Internet Sensitivity Marketing Template
By Bert Shlensky, PhD
Part of the Startup Connection Business Library
Copyright © 2014 by Bert Shlensky, PhD
All Rights Reserved.
Sensitivity Model Directions
The Sensitivity Model is a valuable tool to analyze the total impact of various marketing efforts. On one hand, it allows you to evaluate and compare various strategies. On the other hand, it allows you to change parameters and assumptions and see the dynamic results. Specifically, it allows users to vary price, units, costs, and success to compare outcomes.
Don’t worry if you are uncomfortable developing some of the parameters. It at least forces you to establish assumptions. This is a process, and is expected to be revised as you see real results. However, this becomes a start to developing real data to change the parameters and maximize your efforts and forecasts.
- Spending is a dollar budget estimate for category of marketing. This is the key variable that drives the model. How much are you considering to budget on different marketing programs? Remember: some, like paid search, only occur if you get a lead. Others, like SEO (organic search) and social media (Facebook, Google+, etc.), are generally fixed expenses that may be lower, but have no assurance of effectiveness.
- Cost is net cost, including handling and shipping. You also must understand fixed and variable components. For example, selling unused time for service or obsolete goods really has lower real costs.
- Depending on the model, the selling price is the wholesale or retail net price. That must include allowances for shipping, returns, and distribution charges.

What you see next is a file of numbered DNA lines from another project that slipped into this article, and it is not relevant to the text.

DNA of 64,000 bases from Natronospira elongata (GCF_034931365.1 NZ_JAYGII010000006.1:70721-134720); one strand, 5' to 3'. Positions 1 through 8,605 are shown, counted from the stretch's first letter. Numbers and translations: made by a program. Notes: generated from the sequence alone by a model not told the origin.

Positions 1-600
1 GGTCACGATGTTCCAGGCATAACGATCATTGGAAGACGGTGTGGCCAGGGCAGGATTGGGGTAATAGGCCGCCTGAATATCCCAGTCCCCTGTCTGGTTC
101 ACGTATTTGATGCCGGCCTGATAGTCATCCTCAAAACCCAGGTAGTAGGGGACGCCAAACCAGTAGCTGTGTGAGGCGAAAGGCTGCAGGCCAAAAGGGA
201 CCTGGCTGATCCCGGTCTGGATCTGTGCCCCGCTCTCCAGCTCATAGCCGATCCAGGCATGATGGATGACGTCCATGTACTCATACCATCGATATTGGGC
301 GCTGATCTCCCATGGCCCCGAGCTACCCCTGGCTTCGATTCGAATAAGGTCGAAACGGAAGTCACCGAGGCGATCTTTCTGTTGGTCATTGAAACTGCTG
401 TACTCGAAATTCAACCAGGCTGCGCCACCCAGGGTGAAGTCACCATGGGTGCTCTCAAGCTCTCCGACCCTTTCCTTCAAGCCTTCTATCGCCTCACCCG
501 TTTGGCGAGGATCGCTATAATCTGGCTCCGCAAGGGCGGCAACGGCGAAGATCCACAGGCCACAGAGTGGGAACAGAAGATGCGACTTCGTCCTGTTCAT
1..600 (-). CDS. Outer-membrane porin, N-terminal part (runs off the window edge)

- Clicks are spending (cost) per click. Again, for fixed expenses, you must estimate and then verify after execution. However, this exercise at least encourages you to develop expectations and plans, rather than rely on frequently unprofessional sales pitches.
- Cost per click is the average estimated cost to obtain a click. That, combined with gross profit, conversions, and price, is the key factor affecting profitability. Note: you cannot spend $40 to $60 for a conversion that only provides $20 to $30 in gross margin in the long term.
- Units are units sold (or conversion rate) multiplied by clicks. They also allow you to analyze the differences in revenues and profit with different prices.
- Sales are units sold multiplied by the selling price.
- Gross margin is total sales, less units sold, multiplied by the cost. This is a critical variable in determining both how much you can spend and its impact.
- Variable marketing is internet marketing or commissions or other variable costs.
- Marketing is the other marketing costs, like brand building, public relations, etc. The estimated percentage is at the top, or can be input to each subset.
- Administrative is customer service, rent, insurance, accounting, etc. Percentage is at the top, or can be input for each subset.
- Profit is gross margin less fixed marketing and variable marketing, and then less administrative. One notes that total profit is more important than percentage in evaluating most direct marketing campaigns. This exercise should encourage you to move efforts to those that are most profitable.
Please Download this Excel Spreadsheet as part of this lesson:
Contact Bert at (914) 632-6977 or firstname.lastname@example.org to start the process. Thanks!